Identification and Diagnosis of Autism Spectrum Disorders: An Update

Greg Pasco

Disclosures

Pediatr Health. 2010;4(1):107-114. 

In This Article

Future Perspective

The two main diagnostic frameworks are currently being updated, with DSM-V expected to be published in 2012[104] and ICD-11 due in 2014.[105] A comprehensive summary of the discussions amongst the experts contributing to the revised criteria for ASDs has been published online by the American Psychiatric Association.[106] It is not yet clear how the criteria will be revised, but it is likely that Asperger syndrome will be incorporated within the autism spectrum/PDD category. There may well be an increased emphasis on describing the profile of the individual, not only in relation to the three main aspects of communication, social interaction, and restricted and repetitive interests, but also in terms of intellectual ability, sensory difficulties, motor co-ordination problems and comorbidity. Overall, there will be a shift away from the current categorical approach to diagnosis, with a more dimensional framework being adopted.

A new module of the ADOS (the 'Toddler Module') has been created as a means of probing for autistic symptomatology in children under 30 months of age[49] and a toddler version of the ADI-R is also being developed,[50] although these are not yet available for use outside of the research context. Alternative diagnostic algorithms, incorporating scores from items from the restricted and stereotyped behavior domain, have been developed in order to improve the diagnostic validity of the ADOS,[51] but these are as yet unavailable for clinical use. In relation to earlier diagnosis, prospective studies investigating the early profiles of 'high-risk siblings' may provide clearer data about the early signs of autism, although symptom heterogeneity may continue to make very early diagnosis unstable. Studies are continuing into the utility of early screening questionnaires, although it is likely that universal screening of toddlers will prove to be an efficient method of identifying children at risk for ASD.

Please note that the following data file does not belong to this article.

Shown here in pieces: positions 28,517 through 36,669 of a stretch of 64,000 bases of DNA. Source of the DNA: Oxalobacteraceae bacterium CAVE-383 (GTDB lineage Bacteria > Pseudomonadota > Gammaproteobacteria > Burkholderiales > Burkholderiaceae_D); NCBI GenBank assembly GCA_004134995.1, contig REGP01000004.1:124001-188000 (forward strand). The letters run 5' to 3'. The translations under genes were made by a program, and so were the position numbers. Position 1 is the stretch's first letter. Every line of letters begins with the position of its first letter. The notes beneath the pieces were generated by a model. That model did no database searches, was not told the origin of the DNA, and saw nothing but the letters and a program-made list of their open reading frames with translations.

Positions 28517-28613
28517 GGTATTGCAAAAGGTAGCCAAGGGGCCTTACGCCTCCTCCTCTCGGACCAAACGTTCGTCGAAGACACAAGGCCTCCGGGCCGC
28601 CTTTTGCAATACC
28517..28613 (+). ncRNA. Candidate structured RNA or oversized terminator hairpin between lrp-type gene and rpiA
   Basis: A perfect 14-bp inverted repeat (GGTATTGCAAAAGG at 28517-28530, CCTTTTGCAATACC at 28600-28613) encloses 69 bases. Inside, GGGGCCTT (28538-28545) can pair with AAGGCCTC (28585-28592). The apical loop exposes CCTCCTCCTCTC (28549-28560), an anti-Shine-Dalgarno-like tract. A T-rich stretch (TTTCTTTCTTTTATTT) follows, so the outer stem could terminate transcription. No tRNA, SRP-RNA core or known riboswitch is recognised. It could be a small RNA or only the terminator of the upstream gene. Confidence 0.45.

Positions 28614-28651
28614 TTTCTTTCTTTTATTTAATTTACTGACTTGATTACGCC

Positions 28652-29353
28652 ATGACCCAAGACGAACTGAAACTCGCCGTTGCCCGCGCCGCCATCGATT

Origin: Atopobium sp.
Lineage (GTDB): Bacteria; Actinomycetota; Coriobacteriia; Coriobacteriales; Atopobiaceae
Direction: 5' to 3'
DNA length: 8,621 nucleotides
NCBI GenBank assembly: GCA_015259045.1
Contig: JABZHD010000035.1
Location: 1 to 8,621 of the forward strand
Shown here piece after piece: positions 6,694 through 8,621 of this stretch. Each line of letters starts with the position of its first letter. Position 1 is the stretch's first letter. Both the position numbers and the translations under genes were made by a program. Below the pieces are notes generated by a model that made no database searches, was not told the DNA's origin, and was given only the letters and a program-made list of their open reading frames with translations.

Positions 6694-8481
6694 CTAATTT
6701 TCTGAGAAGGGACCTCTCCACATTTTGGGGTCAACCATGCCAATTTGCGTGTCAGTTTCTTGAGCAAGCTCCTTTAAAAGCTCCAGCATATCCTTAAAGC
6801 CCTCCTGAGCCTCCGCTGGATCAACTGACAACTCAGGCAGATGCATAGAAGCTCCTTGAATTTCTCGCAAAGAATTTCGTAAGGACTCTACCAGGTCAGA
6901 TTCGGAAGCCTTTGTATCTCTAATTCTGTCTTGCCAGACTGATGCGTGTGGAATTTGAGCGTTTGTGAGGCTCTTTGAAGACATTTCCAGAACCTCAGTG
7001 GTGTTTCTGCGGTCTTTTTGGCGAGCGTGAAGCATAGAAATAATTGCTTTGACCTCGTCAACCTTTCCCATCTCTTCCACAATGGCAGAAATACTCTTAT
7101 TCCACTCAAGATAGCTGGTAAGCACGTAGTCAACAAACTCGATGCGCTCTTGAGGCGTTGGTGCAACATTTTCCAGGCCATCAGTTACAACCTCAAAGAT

There will inevitably be further research into the prevalence of ASDs, including studies conducted in developing countries. Modifications to the formal definitions of ASDs are likely to have an impact on measures of prevalence, although the direction and degree of changes are difficult to predict until the new criteria are finalized. Studies suggesting increased prevalence will no doubt continue to fuel the controversy regarding the belief that the true incidence of autism is on the increase, although only well-conducted studies with adequate methodology will be able to address this crucial question.

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